Sharon has been investing in real estate since 1998. She owned and operated a successful home inspection company for 17 years. In January of 2008 she took the leap of closing her business to become a full time real estate investor.


  1. Sharon,
    Thanks for the great article. I’ve heard over and over that copy is very important to response rates. Where is the best place to find examples of good copy for various types of campaigns? I could write it up myself, but I’d be starting from scratch with no idea whether it will get a good response.

    • It will be harder to find real-estate specific examples, but if you search for “direct response copywriting” you’ll find lots of examples of successful sales letters written in other niches. AIDA format works well. The “basics” are to identify your prospect in the headline or subject, give them reasons to do business with you, and then ask them to call you or visit your site.

        • I write for RE investors at the marketing agency where I work, and I don’t know of or use any RE-specific material for “inspiration.” That’s why I told Adrian to have a look at letters in other niches if she’s thinking about writing her own. Just did a quick search to see what’s out there for RE copy samples and got a bunch of letters in other niches (and 1 or 2 in RE, nice!) 🙂

  2. Hi Sharon,

    This is one of my favorite “drilled down” articles for marketing 101 for REIs.

    Direct mail has an expense tag, and you have to be willing to pay for it AS A PERMANENT BUSINESS EXPENSE. As a newbie, making money quickly (as in 3 – 6 months) with only direct mail in a 1 – 3 frequency rate might be a huge disappointment in deal flow, even if the piece is perfect.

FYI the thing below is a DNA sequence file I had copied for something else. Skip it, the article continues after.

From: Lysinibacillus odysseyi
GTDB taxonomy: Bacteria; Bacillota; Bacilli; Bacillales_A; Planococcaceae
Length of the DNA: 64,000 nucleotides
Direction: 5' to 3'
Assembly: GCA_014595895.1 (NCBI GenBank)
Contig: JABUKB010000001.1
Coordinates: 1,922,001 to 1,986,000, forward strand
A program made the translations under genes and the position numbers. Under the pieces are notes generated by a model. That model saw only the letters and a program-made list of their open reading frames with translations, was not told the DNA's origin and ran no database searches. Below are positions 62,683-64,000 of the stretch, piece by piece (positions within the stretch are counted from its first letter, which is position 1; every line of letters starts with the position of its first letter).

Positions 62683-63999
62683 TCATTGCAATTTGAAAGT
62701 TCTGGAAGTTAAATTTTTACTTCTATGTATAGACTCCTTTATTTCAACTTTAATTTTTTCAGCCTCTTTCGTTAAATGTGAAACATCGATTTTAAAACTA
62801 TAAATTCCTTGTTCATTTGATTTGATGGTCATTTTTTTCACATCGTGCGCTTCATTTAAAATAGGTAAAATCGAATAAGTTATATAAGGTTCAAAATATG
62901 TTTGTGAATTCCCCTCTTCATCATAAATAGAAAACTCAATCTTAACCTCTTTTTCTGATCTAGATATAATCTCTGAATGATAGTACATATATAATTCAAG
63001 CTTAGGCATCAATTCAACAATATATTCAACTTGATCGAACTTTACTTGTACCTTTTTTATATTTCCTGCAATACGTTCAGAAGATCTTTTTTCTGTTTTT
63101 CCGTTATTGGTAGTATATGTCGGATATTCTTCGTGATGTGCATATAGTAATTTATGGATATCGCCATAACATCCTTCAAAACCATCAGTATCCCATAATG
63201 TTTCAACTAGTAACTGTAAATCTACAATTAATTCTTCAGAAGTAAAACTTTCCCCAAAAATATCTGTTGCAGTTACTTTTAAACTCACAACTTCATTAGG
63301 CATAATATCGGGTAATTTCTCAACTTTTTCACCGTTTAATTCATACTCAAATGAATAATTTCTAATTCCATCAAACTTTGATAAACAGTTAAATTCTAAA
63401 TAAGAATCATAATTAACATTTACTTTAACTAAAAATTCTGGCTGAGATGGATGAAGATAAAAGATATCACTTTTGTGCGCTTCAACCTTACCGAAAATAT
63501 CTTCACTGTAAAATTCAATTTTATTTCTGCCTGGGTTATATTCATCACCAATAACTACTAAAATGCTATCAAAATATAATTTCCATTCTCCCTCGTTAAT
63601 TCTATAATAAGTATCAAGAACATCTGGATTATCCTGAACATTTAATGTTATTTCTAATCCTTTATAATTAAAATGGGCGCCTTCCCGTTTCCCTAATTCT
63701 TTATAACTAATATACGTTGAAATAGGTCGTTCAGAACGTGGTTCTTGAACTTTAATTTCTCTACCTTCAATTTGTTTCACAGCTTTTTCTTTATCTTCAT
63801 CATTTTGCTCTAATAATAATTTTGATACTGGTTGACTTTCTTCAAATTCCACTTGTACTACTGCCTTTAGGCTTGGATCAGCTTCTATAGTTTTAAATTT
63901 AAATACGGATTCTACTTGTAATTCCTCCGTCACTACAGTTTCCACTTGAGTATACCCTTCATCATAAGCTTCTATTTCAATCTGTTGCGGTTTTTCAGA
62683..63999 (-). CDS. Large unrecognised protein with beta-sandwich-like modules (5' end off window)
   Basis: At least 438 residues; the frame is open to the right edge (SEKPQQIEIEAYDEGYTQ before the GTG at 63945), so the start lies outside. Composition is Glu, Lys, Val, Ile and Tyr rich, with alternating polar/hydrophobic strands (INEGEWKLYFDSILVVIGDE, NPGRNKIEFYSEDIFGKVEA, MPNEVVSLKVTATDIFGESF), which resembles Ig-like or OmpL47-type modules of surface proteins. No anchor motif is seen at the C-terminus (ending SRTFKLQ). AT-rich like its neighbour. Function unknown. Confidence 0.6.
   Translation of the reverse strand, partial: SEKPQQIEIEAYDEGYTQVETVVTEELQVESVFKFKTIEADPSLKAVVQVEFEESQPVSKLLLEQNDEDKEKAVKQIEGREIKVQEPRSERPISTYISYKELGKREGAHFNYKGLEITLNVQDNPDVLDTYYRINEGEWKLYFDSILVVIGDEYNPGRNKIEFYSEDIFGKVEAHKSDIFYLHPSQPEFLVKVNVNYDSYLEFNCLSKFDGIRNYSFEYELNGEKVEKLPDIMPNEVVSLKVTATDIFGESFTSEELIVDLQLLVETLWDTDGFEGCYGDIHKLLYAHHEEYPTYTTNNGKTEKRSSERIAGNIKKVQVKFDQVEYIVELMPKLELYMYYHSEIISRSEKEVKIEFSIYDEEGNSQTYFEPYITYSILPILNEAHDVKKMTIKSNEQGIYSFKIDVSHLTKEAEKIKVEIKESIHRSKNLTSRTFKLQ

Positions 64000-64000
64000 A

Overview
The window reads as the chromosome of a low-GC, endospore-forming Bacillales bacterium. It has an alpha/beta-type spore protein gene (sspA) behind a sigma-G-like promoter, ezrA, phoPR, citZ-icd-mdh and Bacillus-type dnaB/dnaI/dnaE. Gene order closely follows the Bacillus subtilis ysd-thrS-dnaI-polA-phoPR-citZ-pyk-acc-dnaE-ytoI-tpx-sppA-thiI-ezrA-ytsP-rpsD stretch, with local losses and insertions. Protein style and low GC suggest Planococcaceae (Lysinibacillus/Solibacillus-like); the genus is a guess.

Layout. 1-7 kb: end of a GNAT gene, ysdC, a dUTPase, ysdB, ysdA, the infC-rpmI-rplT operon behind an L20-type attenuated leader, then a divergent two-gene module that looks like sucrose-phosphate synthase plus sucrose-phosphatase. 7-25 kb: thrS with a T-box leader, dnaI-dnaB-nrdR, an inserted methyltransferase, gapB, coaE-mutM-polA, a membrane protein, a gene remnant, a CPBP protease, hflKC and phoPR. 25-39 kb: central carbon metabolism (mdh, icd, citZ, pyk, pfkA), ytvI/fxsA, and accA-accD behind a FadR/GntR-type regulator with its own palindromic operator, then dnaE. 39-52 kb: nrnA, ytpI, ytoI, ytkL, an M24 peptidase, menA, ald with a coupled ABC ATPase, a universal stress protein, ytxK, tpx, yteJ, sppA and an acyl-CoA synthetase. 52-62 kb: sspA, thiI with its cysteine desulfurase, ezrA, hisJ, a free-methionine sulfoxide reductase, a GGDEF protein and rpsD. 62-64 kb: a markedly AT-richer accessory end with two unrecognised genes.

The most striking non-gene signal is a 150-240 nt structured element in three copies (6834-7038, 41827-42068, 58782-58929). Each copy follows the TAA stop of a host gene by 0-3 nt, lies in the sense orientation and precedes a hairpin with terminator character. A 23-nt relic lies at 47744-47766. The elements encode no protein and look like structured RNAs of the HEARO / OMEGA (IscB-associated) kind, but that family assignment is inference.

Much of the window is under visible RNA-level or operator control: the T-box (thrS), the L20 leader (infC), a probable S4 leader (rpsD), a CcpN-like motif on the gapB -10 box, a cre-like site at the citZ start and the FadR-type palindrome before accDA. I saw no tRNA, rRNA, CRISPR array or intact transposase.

Other marketing methods for a fast start such as telemarketing expireds, landlords, fsbos and listed houses following up with post cards thanking them for the phone call is another “tool” in the Motivated Seller Marketing Toolbox, as are meet up groups to help sellers and buyers sell and buy on terms, e zine articles, blogging, bird dogs, etc.

    Thanks Sharon, very clear DM piece. Love it.

    • Well thank you Brian.

      You definitely nailed it when you said that is was a “permanent business expense”. I think most people would agree that you need more than one type of lead generation. I have an article on my blog about a gal that needed money, didn’t have any money to market, so she did the hard thing; she cold called FISBO’s. She found a seller relatively quickly and made about $30k as I recall.

      Cold calling is (painful) but free. Thanks for reading.


  3. Hey Aston –

    Like I told Adrian there are at least 2 companies that I know of that are owned by active investors here on BP.

    These companies specialize in real estate marketing pieces; several types of letters and postcards. I have personally worked with a number of them over the years. I wouldn’t advise anyone to “reinvent the wheel”. That’s why we have folks that write copy. 🙂


  4. Sharon,

    This is one of the best overviews of DM. I share your passion for this kind of marketing.
    We get deals from every mailing.
    It’s always an adventure—it’s kinda like “what’s behind door number X” You just never knw what will come out of a mailing!